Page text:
A.R. Gurney's Hilarious Sylvia at George Street
Also see Bob's review of Orestes: A Tragic Romp
After raising their children in the suburbs, Greg and Kate have moved to a New York City apartment which on James Youmans' snazzy and witty set appears to be nearby to Central Park. Greg is a successful, but burned out financial trader. Kate has recently acquired a master's degree and is becoming recognized as an innovative school teacher. With just a few words, Gurney effectively conveys his respect for the dedicated public school teacher.
Greg has taken the afternoon off from work and gone to the park where he has picked up or, as truly seems to be the case, been picked up by a lost and/or abandoned dog. The dog, part Labrador, part poodle, is wearing a collar bearing the name Sylvia. She and Greg have already bonded. When Kate gets home, all of her rational objections to keeping the dog go for naught against Greg and Sylvia's determination that Sylvia remain with them, and Kate agrees to allow Sylvia to remain on a trial basis. From the first, there is a rivalry between Sylvia and Kate which will grow to threaten Greg and Kate's marriage. The rivalry is fraught with psycho-sexual implications. Yet Gurney chronicles it with such adroitness and clever psychological detail that, while we laugh at the play's absurdist insanity, our efforts not to believe it go for naught.
The cast is superlative. Rachel Dratch is a delightful Sylvia. In her gestures, movement and facial expressions, she is, well, a dog. Aside from her physical form and the fact that she speaks, she is completely and hilariously canine. While performing this full-time job, Dratch also creates a dimensional, quite manipulative and sensual persona. Although there is no lack of witty anthropomorphism here, Sylvia doesn't have the power of speech, so when Dratch talks, her words are verbalizations of Greg and Kate's and the viewer's observations of her behaviors.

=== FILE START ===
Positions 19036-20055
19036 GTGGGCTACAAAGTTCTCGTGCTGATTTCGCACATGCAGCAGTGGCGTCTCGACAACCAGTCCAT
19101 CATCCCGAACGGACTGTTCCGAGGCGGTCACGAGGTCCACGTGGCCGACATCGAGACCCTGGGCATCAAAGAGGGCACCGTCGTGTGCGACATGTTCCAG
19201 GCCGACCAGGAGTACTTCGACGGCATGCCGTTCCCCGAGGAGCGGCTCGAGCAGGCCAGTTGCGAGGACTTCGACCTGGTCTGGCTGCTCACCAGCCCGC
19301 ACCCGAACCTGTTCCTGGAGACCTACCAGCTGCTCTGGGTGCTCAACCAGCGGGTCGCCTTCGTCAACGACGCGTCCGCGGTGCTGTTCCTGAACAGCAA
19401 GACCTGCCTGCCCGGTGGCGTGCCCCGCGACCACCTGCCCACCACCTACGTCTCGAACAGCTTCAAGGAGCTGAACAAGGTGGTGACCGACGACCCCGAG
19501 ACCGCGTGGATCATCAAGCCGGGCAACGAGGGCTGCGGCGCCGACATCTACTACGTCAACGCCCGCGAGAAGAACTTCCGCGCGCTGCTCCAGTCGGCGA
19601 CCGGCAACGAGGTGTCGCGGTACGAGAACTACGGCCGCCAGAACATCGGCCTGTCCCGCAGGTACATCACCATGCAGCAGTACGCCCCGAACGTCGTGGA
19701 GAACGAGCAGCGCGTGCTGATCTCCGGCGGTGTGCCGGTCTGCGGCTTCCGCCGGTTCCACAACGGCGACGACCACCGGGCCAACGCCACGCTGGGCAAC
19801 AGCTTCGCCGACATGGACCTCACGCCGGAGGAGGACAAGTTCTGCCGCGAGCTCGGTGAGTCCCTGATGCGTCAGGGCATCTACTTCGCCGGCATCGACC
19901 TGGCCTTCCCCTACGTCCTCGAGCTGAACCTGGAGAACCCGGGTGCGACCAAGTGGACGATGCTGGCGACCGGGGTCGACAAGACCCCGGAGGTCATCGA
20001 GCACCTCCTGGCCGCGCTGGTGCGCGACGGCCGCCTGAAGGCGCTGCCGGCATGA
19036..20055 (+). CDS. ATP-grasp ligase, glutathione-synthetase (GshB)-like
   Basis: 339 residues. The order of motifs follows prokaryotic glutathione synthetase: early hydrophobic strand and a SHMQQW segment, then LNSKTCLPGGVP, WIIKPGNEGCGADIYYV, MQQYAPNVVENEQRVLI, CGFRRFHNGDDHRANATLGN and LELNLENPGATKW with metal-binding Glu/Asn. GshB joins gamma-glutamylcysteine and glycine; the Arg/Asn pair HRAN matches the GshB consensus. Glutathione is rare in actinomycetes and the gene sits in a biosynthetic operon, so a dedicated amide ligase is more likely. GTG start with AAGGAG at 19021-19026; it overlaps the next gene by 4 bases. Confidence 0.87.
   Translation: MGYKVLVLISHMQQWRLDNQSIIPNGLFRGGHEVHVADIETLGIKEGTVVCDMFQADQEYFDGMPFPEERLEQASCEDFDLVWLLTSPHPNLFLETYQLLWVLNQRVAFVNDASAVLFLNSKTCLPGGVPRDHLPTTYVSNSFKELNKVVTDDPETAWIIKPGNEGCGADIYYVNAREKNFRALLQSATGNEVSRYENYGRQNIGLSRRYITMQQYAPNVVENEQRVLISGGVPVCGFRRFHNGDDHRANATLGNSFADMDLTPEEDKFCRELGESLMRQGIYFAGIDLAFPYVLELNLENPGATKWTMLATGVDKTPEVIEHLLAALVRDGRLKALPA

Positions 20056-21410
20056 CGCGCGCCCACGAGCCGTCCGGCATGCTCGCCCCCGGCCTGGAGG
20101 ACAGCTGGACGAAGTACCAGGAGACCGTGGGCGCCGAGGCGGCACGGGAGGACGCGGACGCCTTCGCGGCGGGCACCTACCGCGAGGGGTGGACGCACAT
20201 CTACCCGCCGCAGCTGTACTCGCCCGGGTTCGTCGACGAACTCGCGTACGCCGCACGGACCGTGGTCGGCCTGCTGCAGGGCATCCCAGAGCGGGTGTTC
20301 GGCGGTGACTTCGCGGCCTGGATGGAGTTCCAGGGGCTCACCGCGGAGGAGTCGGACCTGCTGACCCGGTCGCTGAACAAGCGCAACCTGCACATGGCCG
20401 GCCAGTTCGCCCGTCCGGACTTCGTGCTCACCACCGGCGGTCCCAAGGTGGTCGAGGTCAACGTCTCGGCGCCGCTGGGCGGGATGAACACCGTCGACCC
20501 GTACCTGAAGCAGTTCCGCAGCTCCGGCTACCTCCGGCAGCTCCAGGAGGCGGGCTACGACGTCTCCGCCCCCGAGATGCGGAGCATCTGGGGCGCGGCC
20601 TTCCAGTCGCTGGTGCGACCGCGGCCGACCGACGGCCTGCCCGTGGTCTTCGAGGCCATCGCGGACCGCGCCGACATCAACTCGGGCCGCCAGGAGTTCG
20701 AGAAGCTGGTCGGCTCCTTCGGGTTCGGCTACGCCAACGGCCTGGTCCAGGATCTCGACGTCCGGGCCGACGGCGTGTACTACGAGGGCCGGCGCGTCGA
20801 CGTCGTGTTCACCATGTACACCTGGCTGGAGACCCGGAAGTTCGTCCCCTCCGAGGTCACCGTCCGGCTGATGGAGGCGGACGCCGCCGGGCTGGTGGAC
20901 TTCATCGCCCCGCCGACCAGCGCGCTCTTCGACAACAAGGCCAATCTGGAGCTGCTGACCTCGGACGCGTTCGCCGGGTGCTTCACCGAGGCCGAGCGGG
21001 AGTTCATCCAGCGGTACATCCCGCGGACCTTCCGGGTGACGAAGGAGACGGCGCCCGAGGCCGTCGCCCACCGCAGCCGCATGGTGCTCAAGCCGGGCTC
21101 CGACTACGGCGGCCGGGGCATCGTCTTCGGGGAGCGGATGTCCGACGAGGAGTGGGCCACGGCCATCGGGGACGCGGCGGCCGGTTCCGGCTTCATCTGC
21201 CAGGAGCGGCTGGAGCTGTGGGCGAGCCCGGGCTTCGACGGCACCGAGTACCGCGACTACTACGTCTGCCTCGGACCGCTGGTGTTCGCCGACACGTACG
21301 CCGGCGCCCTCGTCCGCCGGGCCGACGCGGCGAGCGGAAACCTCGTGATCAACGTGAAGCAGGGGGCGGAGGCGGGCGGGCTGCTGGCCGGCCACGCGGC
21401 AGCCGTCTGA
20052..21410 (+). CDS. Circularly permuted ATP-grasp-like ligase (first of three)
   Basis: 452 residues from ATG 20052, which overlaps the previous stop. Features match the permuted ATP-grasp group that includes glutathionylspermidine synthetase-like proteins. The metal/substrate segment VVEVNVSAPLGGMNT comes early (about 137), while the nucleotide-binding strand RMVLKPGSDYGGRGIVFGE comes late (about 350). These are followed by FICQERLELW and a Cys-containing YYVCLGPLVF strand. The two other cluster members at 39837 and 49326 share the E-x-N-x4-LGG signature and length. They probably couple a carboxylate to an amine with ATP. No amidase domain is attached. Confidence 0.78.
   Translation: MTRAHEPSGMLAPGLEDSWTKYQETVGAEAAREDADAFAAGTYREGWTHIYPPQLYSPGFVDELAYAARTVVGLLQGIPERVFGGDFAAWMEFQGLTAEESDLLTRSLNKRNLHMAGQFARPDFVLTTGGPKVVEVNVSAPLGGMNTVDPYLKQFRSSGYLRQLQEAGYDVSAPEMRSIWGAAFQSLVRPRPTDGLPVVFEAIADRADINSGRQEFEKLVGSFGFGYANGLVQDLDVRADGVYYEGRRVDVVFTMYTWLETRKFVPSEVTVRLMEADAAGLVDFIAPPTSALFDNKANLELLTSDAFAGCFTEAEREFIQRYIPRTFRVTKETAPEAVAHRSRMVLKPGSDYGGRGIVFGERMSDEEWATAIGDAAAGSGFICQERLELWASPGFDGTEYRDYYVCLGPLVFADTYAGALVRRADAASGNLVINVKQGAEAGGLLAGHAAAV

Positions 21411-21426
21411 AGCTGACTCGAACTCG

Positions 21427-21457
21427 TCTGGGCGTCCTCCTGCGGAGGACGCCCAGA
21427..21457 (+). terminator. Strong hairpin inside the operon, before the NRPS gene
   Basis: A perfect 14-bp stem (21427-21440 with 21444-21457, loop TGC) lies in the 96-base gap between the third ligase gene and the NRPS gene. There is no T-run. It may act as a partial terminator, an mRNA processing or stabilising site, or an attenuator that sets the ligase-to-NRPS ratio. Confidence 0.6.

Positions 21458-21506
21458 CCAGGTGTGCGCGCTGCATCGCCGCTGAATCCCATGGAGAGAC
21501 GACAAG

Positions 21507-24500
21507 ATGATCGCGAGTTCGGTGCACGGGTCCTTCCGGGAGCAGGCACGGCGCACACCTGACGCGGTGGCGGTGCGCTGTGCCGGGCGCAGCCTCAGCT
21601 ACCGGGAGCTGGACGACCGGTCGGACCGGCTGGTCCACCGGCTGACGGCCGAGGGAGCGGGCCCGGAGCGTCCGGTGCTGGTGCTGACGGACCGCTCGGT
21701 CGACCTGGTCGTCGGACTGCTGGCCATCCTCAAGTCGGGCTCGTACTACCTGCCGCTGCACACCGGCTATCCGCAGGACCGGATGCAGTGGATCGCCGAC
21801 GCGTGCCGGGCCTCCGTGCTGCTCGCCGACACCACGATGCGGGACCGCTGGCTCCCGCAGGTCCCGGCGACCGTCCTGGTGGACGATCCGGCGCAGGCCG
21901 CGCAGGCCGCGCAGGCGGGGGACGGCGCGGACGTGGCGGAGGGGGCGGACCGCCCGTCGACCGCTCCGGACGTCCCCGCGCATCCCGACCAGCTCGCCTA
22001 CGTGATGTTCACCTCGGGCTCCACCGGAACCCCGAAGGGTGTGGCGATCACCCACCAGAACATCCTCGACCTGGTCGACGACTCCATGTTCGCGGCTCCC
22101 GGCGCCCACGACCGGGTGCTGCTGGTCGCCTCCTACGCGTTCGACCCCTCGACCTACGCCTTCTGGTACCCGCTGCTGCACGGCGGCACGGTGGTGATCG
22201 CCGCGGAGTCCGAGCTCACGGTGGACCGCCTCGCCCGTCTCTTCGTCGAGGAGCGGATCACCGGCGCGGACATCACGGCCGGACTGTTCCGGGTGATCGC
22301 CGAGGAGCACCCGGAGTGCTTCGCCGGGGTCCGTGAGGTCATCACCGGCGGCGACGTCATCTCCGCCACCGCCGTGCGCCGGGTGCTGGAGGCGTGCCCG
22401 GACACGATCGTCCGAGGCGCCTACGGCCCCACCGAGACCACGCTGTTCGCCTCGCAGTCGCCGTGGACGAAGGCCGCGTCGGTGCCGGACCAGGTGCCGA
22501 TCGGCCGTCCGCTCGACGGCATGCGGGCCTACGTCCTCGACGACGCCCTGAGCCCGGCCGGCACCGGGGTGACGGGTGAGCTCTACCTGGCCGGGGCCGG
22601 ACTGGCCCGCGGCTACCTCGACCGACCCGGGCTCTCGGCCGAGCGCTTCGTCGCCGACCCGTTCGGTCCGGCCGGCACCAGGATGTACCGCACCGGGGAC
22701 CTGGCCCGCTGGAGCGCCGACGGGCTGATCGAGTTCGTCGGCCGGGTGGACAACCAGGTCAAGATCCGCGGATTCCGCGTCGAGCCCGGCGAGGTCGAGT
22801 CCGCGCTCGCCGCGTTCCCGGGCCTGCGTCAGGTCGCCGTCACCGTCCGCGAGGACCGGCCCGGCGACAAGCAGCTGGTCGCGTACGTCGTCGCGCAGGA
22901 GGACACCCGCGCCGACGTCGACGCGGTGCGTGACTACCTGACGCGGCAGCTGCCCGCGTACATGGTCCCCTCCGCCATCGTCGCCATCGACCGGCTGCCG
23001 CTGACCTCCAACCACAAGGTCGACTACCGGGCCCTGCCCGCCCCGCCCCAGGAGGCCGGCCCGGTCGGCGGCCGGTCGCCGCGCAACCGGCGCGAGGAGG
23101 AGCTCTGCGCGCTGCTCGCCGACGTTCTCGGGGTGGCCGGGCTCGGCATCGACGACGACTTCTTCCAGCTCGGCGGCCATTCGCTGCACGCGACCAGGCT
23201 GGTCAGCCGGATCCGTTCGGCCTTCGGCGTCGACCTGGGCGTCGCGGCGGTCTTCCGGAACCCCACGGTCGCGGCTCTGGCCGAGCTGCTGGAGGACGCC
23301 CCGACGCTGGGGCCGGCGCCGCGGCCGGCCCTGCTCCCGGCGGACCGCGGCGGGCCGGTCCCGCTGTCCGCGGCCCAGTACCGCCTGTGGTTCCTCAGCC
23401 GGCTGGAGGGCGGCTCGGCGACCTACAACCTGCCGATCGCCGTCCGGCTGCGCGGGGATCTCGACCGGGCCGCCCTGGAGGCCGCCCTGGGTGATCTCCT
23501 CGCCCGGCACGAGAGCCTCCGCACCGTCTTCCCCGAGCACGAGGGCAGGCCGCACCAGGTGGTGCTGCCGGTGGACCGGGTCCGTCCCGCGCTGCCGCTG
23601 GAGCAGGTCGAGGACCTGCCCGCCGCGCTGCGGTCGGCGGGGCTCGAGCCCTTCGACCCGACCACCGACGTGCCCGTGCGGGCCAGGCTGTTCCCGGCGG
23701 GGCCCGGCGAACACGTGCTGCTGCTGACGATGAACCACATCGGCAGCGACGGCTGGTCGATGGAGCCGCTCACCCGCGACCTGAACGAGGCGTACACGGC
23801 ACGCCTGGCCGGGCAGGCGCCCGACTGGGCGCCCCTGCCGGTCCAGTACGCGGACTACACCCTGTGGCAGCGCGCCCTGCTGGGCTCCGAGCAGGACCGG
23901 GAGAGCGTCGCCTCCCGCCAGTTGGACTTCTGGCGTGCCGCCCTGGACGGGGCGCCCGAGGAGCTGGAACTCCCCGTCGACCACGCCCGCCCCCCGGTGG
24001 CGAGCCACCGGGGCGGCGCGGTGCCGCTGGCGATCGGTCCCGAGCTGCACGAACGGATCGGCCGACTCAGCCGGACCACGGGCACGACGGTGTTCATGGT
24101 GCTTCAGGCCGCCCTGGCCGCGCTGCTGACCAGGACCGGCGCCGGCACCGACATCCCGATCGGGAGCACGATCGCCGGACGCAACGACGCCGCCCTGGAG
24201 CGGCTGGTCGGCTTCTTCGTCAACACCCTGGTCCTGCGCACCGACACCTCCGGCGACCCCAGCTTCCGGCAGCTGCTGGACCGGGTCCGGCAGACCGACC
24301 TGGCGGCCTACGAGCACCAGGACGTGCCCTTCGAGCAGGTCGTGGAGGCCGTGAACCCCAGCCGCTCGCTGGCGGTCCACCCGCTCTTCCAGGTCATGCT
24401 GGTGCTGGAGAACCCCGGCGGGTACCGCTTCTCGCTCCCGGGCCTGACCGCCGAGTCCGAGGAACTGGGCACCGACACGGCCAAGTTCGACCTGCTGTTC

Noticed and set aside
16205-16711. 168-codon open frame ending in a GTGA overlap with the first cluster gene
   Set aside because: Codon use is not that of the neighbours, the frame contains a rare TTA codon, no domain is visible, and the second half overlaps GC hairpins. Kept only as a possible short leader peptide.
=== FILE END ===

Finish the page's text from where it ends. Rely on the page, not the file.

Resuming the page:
Boyd Gaines combines humor and poignancy in his portrayal of Greg. He subtly displays the connection between his job crisis at the moment of Kate's emergence and his need for the companionship of Sylvia by stringing together the notes of quirky nervous anxiety with which he approaches each without losing a scintilla of the hilarity of Greg's discomfort over the sexual overtones of his feelings toward Sylvia. Kathleen McNenny is sympathetic and dimensional as the realistic voice of reason in the household.
Stephen DeRosa plays three cameo roles. He plays Kate's friend Phyllis, an alcoholic society lady who lunches and whose husband has a thing for their goldfish, to fine comic effect. His marriage counselor Leslie is too silly and insufficiently androgynous. DeRosa is at his considerable best as Tom, a fellow dog lover whom Greg meets during his dog walking visits to the park. The first scene of the second act during which Greg and Tom watch Tom's Bowser get it on with Sylvia is one of the most perversely funny scenes in our stage literature. Sylvia's brazen lust is a given, but Tom's vicarious pleasure and Greg's discomfort and jealousy provide mind-bending hilarity. Writing this bold and clever is too rare on our stages.
Director David Saint has cast smartly, eliciting rich, nuanced performances which maximize the effectiveness of the play.
Particularly outstanding is the imaginative set designed by James Youmans. The set and properties serve the play perfectly as they quickly and smoothly change and wittily move about to take us to various locations about the City. Their cartoon-like design enhances the absurdities of the text. The floor sports a green rug for Greg and Kate's apartment which gracefully raises upstage into a sweeping arc that suggests grassed parkland. The window for the apartment is a giant, floor to ceiling, almost full-stage opening behind which is a vista of cutouts of buildings and parkland which changes throughout the play for each location. When Greg and Sylvia take a night walk, a tree and fire hydrant roll to stage left as the two pass by them moving to stage right. There is even more terrific stuff to discover in Youmans' truly special scenic design.
Sylvia has a sentimental ending which will warm the cockles of the hearts of all dog lovers.
Sylvia continues performances (Tuesday - Saturday 8 pm (except. 4/8) / Sunday 7 pm (except. 4/25) /Matinees: Saturday and Sunday 2 pm/ Thursday 4/8 & 4/22 - 2 pm through April 25, 2010 at the George Street Playhouse, 9 Livingston Avenue, New Brunswick, NJ 08901. Box Office: 732-246-7717; online: www.GSPonline.org.
Sylvia by A.R. Gurney; directed by David Saint